A National Rural Health Commissioner was an election promise of the Turnbull Government. Legislation has now been developed and is expected to be considered following the resumption of Parliament on 7 February 2017.
The National Rural Health Alliance has been advised that legislation has been prepared to establish the position as a Statutory Office, with the Commissioner making recommendations directly to the Minister. The Rural Health Commissioner is a new role to champion the cause of rural services.
The Department of Health and Assistant Minister for Health, the Hon Dr David Gillespie MP, advise that the Commissioner will work with rural, regional and remote communities, the health sector, universities, specialist training colleges and across all levels of Government to improve rural health policies.
But what does this mean? The election promise included an annual, ongoing budget of $1 million. That funding will need to cover the Commissioner’s salary, office establishment and maintenance, as well as what are expected to be significant travel and consultation costs.
There won’t be a lot left for necessary research and report writing support, someone to draft briefings and prepare discussion papers and monitoring of data on rural and remote health, so the Australian Department of Health will be tasked with providing that support. But if the Commissioner is to be truly independent, is the Department best placed to provide this support?
While pragmatic reasons may result in the Department having to take on the support role, it will be important to ensure the Commissioner’s work plan takes precedence over existing Departmental policy.
Another priority item on the agenda is the development of the National Rural Generalist Pathway. This will improve access to training for doctors in rural, regional and remote Australia, and recognise the unique combination of skills required for the role of a rural generalist.
We are at an interesting point in the management of national medical workforce policy. After many years of insufficient medical graduates, we have now reached a point where the issue is no longer that of an insufficient workforce, but of its maldistribution.
Part of the role of the Commissioner must be to monitor how this maldistribution is being addressed and develop additional options for Government.
As we start to see the effect of medical practitioners meeting their return of service obligations in rural and remote communities, there will need to be monitoring of whether this results in a long term increase of the medical workforce available in rural and remote communities.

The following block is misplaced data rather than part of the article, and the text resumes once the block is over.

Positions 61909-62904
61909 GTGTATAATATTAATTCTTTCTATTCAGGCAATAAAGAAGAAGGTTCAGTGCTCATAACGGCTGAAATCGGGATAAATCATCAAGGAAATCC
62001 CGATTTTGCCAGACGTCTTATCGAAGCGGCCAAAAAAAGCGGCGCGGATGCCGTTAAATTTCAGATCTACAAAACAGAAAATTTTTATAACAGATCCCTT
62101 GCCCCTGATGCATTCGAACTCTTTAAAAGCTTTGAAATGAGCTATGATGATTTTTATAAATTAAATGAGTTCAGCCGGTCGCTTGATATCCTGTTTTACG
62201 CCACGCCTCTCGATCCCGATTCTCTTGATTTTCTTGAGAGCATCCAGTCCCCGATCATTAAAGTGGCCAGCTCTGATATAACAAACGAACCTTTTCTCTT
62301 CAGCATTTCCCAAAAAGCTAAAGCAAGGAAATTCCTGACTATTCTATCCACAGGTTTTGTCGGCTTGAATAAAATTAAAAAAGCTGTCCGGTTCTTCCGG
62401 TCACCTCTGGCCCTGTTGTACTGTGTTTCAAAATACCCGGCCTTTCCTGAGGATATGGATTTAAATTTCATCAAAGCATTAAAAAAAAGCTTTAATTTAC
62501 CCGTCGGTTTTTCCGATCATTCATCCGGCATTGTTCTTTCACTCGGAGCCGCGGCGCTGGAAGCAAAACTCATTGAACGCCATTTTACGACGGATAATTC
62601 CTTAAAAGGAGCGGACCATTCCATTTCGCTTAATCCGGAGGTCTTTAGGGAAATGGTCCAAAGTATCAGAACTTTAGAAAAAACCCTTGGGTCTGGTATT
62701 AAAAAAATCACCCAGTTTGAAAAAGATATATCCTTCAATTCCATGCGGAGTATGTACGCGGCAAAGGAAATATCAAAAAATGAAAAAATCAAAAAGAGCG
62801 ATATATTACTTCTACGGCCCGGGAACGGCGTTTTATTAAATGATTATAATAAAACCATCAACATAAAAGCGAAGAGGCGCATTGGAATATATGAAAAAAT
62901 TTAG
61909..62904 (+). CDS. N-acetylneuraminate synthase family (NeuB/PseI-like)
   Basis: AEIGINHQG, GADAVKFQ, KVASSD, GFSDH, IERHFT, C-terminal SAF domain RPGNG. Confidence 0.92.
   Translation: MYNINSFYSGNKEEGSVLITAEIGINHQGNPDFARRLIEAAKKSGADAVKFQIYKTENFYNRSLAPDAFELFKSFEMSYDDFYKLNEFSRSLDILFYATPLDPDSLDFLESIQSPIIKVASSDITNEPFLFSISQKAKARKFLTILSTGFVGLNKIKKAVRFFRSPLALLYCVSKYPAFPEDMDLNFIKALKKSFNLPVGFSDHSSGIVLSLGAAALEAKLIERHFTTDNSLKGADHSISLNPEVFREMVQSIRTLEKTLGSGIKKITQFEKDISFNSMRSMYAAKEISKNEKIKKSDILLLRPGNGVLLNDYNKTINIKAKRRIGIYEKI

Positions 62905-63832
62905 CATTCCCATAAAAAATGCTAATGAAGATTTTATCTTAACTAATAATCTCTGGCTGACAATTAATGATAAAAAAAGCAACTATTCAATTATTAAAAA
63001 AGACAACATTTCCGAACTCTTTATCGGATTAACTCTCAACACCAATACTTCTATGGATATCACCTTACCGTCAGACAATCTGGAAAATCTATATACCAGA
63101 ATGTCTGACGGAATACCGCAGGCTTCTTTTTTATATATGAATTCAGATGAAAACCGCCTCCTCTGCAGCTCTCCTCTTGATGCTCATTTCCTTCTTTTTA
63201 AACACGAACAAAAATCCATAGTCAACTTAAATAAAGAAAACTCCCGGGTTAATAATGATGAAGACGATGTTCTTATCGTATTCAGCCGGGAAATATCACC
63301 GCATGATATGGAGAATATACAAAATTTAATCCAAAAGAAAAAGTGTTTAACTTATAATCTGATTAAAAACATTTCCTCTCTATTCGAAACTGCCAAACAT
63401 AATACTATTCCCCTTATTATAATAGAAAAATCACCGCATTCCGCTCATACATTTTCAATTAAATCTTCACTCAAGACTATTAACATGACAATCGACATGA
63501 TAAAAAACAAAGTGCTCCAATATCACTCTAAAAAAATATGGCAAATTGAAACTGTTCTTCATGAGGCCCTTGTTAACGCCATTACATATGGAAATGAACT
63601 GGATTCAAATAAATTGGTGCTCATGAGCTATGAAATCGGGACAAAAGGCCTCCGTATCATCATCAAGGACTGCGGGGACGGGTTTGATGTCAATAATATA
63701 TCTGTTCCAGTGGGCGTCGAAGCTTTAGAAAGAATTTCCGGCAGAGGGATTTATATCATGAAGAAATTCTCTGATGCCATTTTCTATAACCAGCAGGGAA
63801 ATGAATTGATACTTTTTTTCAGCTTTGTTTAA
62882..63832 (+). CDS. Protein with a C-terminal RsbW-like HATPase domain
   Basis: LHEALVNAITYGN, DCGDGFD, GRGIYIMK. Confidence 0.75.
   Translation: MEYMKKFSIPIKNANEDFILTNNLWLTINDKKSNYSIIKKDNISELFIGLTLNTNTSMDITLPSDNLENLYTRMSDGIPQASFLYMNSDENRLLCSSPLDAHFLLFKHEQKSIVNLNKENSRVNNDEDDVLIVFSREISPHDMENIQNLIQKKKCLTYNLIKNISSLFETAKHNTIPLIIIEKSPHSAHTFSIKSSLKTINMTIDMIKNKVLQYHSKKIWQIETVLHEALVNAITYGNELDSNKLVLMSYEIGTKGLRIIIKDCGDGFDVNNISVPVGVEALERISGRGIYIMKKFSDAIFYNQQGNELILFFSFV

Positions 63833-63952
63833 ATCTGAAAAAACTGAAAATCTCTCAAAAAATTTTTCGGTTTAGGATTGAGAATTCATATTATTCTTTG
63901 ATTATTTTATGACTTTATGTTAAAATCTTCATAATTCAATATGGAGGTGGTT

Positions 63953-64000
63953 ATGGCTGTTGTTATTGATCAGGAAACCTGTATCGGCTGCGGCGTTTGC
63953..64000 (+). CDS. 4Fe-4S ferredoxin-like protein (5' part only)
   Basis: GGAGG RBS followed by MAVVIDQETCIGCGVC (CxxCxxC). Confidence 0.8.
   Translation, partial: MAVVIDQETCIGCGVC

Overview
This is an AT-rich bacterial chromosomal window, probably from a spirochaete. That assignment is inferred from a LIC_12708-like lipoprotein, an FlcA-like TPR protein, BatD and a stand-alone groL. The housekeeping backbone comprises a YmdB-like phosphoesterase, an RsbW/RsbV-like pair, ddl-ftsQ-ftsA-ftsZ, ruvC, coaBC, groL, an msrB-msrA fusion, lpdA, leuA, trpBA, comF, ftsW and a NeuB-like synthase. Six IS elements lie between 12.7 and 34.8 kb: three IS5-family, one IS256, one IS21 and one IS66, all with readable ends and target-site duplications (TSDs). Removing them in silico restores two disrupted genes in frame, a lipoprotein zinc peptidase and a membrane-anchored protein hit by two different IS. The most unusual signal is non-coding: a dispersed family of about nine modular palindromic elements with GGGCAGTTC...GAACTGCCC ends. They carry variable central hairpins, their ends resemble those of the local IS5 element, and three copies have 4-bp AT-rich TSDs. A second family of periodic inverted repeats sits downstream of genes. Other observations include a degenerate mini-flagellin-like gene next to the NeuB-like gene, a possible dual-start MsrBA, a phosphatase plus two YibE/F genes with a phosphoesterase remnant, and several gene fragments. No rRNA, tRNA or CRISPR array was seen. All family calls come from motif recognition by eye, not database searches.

It will also result in an increased need for access to a broader health workforce in rural and remote communities. Maintaining and supporting medical practitioners outside the major centres will generate additional needs for allied health and nursing support, and for other members of the multidisciplinary team, as well as access to digital technology, and for a considerable expansion of mental health services. This in turn will have an impact on health workforce policy and will highlight shortages and maldistribution in other health professions.
These demands will no doubt have a significant impact on the recruitment/appointment of an individual to take on such a diverse and significant role.
The new Commissioner must have a significant background in rural health. They will need to have the respect of the education, research and health practitioner communities, as well as the ability to forge partnerships with consumers and communities so that they can receive feedback on community priorities – not simply the feedback from service providers and professional bodies. They need to be able to demonstrate that they have a considerable understanding of health workforce policy from the perspective of educators and professional organisations, but also of the impact of the health workforce on the delivery of healthcare at the community level. And they need to have demonstrated innovation in the way they approach the development and analysis of rural health and workforce policy. They will need to have constructive working relationships across the health sector to maximise their impact.
This is a tall order to find in any one person albeit not impossible. It will be important that the Commissioner’s work be focussed on a few key priorities – not on a very broad agenda which traverses all of rural and remote health. It will be up to organisations such as the Alliance and its members to ensure those broader issues and considerations are kept in the public eye. In other words, the sector cannot expect the Commissioner to be all things to all people and all issues – we all still have important roles to play.
If you have views on the priorities which the Commissioner should tackle first off (and indeed on issues which are important but may not be the first priorities), the Alliance would be delighted to hear from you.